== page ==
Socrates & Ethics

Topics: Ethics, Philosophy, Socrates Pages: 5 (1731 words) Published: April 9, 2012
Socrates – An Ethics Philosopher
In the world of business accounting, ethics plays a major role in the daily operations of a business. Not only are businesses responsible for incorporating ethical standards into their operations, but accountants are also responsible for ensuring they perform in an ethical manner. So often, there is a thin line between what is considered ethical and what is considered unethical, especially when a company is considering profit over ethics. However, top level professionals or accountants hold the power to set the tone at the top, lead by example, and provide a standard or code of ethics for peers to follow without hesitation that will ultimately lead to profits earned in an ethical fashion. In efforts to make reasonable decisions and set reasonable standards of ethics, some professionals and accountants may turn to the philosophy of ethics, and the philosophers who have contributed to this subject matter. One of the many great philosophers who have contributed a great deal of insight into the field of ethics is Socrates.

Socrates, a Greek philosopher and logician, was born in 469 Before Common Era (B.C.E.). When Socrates reached the age of eighteen, he was presented to examined and entered onto the citizens' roll, making him eligible for the many tasks of government determined by lot or required of all citizens, beginning with two years of compulsory training in the Athenian militia (SEP, 2009). After completing his two years of military training, Socrates was subject to being sent beyond the borders of Attica with the army, but these were years of relative peace, so he is likely to have practiced a trade (SEP). It is recorded that Socrates took a keen interest in the works of other philosophers such as Plato, Zeno of Elea, and Parmenides (EWB, 1997). Socrates himself wrote nothing; therefore it is assumed that evidence of his life and activities must come from the writings of Plato and Xenophon (EWB). It is reported that Socrates was poor and had only the barest necessities of life; however this did not stop his appeal to others. After questioning those who had a reputation for wisdom and who considered themselves to be wise, he concluded that he was wiser because he could recognize his ignorance while they, who were equally ignorant, thought themselves wise (EWB). On one occasion, the EWB states that Socrates asks, “Is it true that all men are capable of training horses, or only those men with special qualifications and experience?” Thus his chief contributions lie in clearing away the false common beliefs and in leading men to an awareness of their own ignorance, which may begin to allow them to discover the truth (EWB). Socrates shows us that the use of logic and reasoning in an argument or discussion is truly a skill and is a magnetic device used to draw people toward reality and truth. Maybe all professionals or accountants should ask themselves if they need special qualifications or a top-level position in order to act ethically and abide by a strict code of ethics.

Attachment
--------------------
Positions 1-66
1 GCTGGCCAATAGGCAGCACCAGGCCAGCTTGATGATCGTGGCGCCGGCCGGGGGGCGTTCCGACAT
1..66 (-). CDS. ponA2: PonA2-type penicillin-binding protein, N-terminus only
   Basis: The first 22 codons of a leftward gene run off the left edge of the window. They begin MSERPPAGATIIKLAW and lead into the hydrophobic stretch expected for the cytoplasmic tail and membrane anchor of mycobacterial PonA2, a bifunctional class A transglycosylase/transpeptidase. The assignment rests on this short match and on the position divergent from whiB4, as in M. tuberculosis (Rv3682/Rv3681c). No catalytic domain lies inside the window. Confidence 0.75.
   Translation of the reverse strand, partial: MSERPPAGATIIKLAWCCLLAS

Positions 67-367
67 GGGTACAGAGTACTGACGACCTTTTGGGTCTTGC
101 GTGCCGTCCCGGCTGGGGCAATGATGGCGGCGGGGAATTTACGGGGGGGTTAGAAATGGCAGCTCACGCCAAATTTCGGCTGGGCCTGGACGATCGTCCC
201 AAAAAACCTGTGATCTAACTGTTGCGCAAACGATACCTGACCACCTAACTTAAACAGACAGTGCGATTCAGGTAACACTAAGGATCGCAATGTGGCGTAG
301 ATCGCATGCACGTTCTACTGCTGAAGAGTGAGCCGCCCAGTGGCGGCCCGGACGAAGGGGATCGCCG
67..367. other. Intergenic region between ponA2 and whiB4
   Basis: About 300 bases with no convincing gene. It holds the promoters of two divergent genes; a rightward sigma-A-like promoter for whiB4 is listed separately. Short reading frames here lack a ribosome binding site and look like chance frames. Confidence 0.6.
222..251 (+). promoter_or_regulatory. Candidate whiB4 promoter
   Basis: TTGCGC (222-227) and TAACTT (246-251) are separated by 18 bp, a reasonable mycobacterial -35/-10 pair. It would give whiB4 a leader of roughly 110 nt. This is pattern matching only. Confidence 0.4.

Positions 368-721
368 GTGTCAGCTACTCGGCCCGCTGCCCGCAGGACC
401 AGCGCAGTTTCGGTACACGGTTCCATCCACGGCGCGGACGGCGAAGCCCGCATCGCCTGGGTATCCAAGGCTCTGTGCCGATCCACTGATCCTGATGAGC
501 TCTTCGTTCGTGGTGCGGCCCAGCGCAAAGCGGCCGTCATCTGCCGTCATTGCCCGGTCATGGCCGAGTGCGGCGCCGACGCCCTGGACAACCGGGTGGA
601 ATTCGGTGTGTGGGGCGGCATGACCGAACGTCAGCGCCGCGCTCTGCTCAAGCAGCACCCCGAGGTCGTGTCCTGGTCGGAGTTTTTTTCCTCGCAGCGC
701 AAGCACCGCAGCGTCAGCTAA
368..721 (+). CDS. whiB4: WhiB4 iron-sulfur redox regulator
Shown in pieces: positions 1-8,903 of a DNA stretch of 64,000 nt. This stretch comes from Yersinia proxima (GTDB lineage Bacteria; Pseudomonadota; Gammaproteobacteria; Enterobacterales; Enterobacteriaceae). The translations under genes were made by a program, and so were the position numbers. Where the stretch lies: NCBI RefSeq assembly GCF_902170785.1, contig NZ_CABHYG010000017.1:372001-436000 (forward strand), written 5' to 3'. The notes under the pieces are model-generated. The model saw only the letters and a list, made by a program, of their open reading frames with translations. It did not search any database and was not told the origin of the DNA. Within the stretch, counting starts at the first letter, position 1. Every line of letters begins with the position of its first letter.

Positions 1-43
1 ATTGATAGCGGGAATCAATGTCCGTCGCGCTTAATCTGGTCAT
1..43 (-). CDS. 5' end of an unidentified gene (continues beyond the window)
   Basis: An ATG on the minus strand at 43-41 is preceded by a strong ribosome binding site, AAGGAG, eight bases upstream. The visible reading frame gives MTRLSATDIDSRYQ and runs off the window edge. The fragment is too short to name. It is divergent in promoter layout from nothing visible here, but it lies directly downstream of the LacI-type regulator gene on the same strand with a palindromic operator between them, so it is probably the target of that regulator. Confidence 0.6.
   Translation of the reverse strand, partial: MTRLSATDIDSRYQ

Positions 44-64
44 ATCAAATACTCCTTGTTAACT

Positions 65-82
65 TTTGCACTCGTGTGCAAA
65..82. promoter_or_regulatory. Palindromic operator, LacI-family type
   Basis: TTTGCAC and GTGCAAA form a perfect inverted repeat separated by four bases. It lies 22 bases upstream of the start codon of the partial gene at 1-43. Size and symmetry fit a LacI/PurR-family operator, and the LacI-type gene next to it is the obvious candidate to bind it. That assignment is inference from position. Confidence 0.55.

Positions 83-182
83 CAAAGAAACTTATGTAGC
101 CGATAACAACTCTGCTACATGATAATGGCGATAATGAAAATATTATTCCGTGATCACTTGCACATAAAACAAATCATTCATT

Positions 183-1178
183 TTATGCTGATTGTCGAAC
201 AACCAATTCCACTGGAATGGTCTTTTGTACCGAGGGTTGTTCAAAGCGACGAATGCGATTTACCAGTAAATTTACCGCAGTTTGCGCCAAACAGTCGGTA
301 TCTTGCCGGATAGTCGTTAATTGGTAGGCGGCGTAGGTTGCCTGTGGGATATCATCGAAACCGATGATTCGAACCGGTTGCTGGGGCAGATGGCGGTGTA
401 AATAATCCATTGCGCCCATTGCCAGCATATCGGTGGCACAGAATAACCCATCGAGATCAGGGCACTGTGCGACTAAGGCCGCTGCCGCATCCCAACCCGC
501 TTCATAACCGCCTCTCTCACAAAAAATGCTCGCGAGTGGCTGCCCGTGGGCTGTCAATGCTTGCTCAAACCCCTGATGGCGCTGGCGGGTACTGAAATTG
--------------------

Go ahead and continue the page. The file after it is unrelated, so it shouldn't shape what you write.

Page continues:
Scott (2011) suggests that in order to make a truly ethical decision, one must decide what will make him or her happy. Scott refers to Socrates, stating that “according to Socrates, what makes us happy is what makes us better people.” I strongly agree with this statement. In my profession, I have witnessed people performing in an ethical manner tend to be happier, more calm, and more confident in their final work product. On the other hand, people performing in an unethical manner tend to be reserved, uneasy, easily angered, and extremely defensive. The reasoning behind the different emotions may lie in the different needs required to emphasize the truth or shield a lie. When executives feel as though someone is presenting a lie to them, the executive may begin to rethink his plan to deal with the presenter, in efforts to prevent robbery or future manipulations.

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